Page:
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August 20, 2006

Singapore Acts as Haven for Stem Cell Research

Here is an article which shows how the lack of immigration reform is huttting the U.S. economy;

By Wayne Arnold, New York Times, published: August 17, 2006

"SINGAPORE, Aug. 16 — You can’t buy Wrigley’s Spearmint gum in Singapore. But human embryonic stem cells? That’s a different matter.
Last month a local company, ES Cell International, claimed to be the first company to commercially produce human embryonic stem cell lines in a way that makes them suitable for clinical trials. Researchers can buy vials of stem cells from ES Cell over the Internet for $6,000.

Singapore, notably conservative on most social issues — including a ban on most types of chewing gum — is emerging as a hotbed for stem cell research, thanks to liberal laws in that field and equally liberal government financing.

Lately the tiny island-state’s ambition of joining the ranks of Boston and the Bay Area as a biotech hub has been getting a hand from an unexpected quarter: the White House. Bush administration policies that restrict federal money for stem cell research have prompted an increasing number of top scientists to pack their bags and head for this equatorial city.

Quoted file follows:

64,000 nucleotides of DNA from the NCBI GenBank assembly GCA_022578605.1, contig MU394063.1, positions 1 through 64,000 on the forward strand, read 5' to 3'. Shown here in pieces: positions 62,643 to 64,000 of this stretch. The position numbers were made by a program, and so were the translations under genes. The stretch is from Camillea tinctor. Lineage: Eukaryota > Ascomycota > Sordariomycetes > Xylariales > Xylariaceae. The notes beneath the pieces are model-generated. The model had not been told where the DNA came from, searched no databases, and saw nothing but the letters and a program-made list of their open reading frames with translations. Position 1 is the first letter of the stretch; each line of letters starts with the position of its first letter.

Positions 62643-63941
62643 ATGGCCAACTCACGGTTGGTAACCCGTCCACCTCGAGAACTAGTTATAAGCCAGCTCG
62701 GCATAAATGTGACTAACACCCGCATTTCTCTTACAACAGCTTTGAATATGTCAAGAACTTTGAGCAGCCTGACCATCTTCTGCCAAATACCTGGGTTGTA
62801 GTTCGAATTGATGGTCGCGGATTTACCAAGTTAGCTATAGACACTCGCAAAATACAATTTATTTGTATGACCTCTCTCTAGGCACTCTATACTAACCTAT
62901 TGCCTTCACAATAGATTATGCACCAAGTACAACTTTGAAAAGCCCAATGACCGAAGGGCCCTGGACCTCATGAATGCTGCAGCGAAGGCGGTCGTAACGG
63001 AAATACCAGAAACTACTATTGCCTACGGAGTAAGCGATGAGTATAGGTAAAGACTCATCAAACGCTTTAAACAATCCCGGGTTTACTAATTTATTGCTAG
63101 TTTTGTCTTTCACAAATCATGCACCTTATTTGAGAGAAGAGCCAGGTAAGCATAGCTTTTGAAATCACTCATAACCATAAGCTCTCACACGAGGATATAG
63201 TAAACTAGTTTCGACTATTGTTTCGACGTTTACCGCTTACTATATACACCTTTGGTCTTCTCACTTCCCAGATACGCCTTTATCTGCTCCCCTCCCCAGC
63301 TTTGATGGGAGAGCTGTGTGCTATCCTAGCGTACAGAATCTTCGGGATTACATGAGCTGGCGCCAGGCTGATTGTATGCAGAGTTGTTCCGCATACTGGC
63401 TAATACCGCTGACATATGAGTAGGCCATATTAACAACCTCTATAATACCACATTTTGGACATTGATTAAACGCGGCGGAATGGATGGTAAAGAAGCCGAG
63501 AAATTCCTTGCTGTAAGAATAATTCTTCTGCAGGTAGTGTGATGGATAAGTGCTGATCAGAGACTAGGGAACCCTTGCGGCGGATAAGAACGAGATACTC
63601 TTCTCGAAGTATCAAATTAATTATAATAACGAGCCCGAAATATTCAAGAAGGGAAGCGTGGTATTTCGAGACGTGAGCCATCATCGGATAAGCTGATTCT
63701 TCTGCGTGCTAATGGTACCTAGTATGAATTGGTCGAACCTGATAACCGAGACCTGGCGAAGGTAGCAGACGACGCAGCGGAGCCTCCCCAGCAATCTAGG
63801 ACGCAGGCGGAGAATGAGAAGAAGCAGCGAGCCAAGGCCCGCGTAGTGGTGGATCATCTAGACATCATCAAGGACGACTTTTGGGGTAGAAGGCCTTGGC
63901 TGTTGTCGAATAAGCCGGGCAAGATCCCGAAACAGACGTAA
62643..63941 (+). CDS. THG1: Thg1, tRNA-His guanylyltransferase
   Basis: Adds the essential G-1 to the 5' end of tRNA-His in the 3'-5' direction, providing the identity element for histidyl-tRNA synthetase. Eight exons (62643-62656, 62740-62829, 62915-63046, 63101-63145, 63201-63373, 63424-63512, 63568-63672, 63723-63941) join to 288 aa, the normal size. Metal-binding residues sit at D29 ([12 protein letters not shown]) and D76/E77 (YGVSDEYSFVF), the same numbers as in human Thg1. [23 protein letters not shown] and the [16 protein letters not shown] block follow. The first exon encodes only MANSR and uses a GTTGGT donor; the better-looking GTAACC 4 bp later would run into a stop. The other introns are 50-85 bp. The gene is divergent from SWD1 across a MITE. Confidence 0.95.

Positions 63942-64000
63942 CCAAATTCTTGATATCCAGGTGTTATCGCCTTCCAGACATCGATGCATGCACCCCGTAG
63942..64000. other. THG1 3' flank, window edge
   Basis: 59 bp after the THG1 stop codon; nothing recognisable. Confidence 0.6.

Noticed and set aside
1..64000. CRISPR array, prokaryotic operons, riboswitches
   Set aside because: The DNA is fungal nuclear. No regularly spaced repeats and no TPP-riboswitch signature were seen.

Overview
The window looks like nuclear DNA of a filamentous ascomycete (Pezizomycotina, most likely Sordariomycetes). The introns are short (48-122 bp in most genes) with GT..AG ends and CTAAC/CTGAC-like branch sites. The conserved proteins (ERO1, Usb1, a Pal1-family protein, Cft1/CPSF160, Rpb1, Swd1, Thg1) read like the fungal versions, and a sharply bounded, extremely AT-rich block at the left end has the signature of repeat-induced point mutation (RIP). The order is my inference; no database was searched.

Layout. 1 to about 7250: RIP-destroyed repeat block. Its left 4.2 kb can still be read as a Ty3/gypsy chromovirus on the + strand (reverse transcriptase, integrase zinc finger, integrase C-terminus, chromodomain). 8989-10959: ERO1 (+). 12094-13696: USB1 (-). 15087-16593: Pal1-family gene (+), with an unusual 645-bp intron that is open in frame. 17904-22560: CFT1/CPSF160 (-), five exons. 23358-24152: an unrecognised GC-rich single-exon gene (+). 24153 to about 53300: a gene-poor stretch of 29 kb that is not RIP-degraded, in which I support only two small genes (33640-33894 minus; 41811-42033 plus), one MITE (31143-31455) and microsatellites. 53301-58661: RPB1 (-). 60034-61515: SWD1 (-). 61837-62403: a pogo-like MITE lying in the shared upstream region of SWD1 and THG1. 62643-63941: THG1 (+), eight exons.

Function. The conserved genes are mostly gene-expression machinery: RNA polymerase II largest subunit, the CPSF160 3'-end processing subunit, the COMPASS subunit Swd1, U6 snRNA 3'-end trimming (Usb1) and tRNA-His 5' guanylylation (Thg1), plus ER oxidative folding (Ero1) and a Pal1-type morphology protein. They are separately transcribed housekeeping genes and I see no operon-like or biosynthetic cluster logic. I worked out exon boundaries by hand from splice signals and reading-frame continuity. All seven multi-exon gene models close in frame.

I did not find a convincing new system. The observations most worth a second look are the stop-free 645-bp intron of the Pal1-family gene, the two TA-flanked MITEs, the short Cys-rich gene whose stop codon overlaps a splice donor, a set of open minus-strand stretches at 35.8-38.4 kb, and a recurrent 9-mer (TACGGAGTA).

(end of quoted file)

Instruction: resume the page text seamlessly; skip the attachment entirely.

Two of America’s most prominent cancer researchers, Neal G. Copeland and Nancy A. Jenkins, are planning to arrive here next month to take posts at the Institute of Molecular and Cell Biology. The husband-and-wife team, who worked for 20 years at the National Cancer Institute in Maryland, said politics and budget cuts had left financing in the United States too hard to come by.
“We wanted to be in a place where they are excited by science and things are moving upward,” said Dr. Copeland, who said he and his wife had already rented a condominium near Singapore’s shopping district and had joined the local American Club.

Scientists say President Bush’s veto last month of legislation to raise limits on federal financing for stem cell research was the latest in a series of setbacks, which they say are stifling the research environment and eroding the edge in basic medical science that the United States has held since World War II".

http://www.nytimes.com/2006/08/17/business/worldbusiness/17stem.html?_r=1&th=&adxnnl=1&oref=slogin&emc=th&adxnnlx=1155823359-npDV+tYWOFt/fjE7Lzzy3Q

Posted by VisaLawyer at August 20, 2006 07:06 AM

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